Erdal Redjep's Blog

Focus 4: Portraiture

Posted in Uncategorized by erdalredjep on February 21, 2010

I think it can be difficult, and perhaps not very useful, to define what constitutes a portrait. One thing that emerged from our discussion on portraiture was the control element – the photographer (or person making the picture, whatever the medium) directing what the subject does. In this sense, shooting portraits for this week felt like the antithesis of the work we’ve been doing so far, which has involved shooting with nothing posed or staged. That said, a picture made without any posing or staging can still function very strongly as a portrait.

Because I’ve done a fair amount of portraiture over the last couple of years, both with available light and with flashlight, I went into the shooting for this focus feeling fairly comfortable. My inclination at the moment is to shoot portraits with eyes to camera and with the subject in a setting that gives information about them and conveys a sense of their personality. Arnold Newman’s environmental portraits are a good example of this. This week I also started looking at the portrait work of Irving Penn (being exhibited at the National Portrait Gallery at the moment), many of which are studio-based. His use of lighting is really creative and, I think, lends itself really well to black and white pictures with the chiaroscuro transition between dark and light tones.

Our shooting for this focus had no technical parameters, but – contrary to what I would’ve thought – I found myself wanting to shoot with the restrictions that we’ve been sticking to over the last few weeks. Perhaps part of this was because my 50mm prime lens is faster and sharper than my zoom lens, but I do think that getting used to a particular technical set-up can lodge itself into your way of working and – to an extent – have an influence on the overall look of your pictures. I actually found myself, on a few occasions, changing back over to my 50mm lens, even though the more conventional focal lengths for standard portrait work (on a 35mm frame) are usually higher. It’s interesting that people have a natural tendency – a reflex, perhaps – to smile for portrait pictures, and that this can be looked upon as making a portrait less journalistically or artistically credible. I’m not sure if I agree with this notion, especially if a smile is an honest sign of the subject’s personality or mood, or of how they feel about the information about them that’s present in the picture. This is different, I think, to a smile that exists just because a picture is being made and for no other reason.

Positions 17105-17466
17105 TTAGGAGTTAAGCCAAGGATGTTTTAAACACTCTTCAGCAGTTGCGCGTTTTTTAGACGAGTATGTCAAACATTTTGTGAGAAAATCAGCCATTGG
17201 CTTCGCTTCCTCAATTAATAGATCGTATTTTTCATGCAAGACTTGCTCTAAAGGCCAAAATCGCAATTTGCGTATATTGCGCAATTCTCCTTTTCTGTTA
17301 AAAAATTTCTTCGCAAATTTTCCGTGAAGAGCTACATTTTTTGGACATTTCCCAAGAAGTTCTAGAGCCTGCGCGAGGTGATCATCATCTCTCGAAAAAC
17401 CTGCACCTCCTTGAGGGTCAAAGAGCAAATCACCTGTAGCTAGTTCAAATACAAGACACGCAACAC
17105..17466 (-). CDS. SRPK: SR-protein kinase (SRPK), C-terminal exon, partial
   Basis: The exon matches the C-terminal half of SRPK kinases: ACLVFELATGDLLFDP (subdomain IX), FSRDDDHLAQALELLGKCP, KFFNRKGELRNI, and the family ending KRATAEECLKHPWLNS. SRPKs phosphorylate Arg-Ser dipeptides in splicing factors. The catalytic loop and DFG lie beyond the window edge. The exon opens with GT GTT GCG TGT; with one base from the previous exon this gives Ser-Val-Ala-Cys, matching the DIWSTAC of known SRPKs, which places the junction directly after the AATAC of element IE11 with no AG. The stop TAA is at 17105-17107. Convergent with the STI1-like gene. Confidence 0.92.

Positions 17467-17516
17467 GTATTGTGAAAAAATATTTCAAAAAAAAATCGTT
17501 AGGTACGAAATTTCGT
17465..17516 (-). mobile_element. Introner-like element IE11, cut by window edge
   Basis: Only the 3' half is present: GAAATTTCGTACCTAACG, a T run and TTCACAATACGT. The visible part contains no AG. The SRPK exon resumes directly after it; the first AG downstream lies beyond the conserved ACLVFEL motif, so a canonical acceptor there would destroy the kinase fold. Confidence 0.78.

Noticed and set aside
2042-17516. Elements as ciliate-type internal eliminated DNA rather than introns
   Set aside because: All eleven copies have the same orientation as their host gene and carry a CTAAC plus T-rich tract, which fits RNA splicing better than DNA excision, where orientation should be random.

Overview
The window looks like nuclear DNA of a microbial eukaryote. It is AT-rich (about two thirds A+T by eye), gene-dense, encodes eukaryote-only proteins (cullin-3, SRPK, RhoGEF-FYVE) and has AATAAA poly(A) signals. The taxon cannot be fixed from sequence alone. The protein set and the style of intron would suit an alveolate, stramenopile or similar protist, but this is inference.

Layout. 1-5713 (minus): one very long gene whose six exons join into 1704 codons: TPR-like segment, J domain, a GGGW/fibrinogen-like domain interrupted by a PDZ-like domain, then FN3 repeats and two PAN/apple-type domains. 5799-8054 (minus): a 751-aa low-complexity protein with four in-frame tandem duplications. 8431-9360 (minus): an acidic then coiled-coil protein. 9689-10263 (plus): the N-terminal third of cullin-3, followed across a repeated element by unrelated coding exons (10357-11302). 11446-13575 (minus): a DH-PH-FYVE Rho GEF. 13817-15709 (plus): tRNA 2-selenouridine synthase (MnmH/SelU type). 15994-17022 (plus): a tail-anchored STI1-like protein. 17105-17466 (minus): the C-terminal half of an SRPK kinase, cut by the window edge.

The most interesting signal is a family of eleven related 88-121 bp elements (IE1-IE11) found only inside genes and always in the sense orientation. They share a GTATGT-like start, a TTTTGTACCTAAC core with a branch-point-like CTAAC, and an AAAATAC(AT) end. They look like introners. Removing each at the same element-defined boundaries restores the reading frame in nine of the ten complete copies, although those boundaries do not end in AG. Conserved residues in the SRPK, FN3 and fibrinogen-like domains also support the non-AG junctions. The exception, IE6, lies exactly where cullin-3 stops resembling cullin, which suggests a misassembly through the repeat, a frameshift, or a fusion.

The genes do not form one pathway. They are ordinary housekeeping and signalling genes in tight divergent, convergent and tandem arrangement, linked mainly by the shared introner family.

My first portrait idea was to photograph an elderly lady who works as a chemist not far from where I live. She has a look, I’ve always thought, of worldly wisdom, knowledge and trustworthiness, and I thought that going to her place of work could make an interesting environmental portrait. When I approached her and explained what I wanted to do, these qualities seemed to get replaced with uncertainty, inquisition and doubt! This was the first in a sequence of similar responses from many of the other people I’d thought of. Again, this highlights the importance in documentary photography of access and permission, and of having a toolbox of approaches that can be applied to different situations. In the end, my favourite portrait from this week was of a man who I approached completely unplanned in a marketplace. Below are a couple of my pictures…..

I also read two theory essays this week, one by Roland Barthes and the other by Walter Benjamin. While the language and style of expression in these texts seem more complex than the actual meaning and ideas that are put across, I found some of the material useful. Barthes’s discussion of how the context in which an image appears can change the way it is understood was interesting and, I think, very applicable on a practical level to the everyday usage of pictures.


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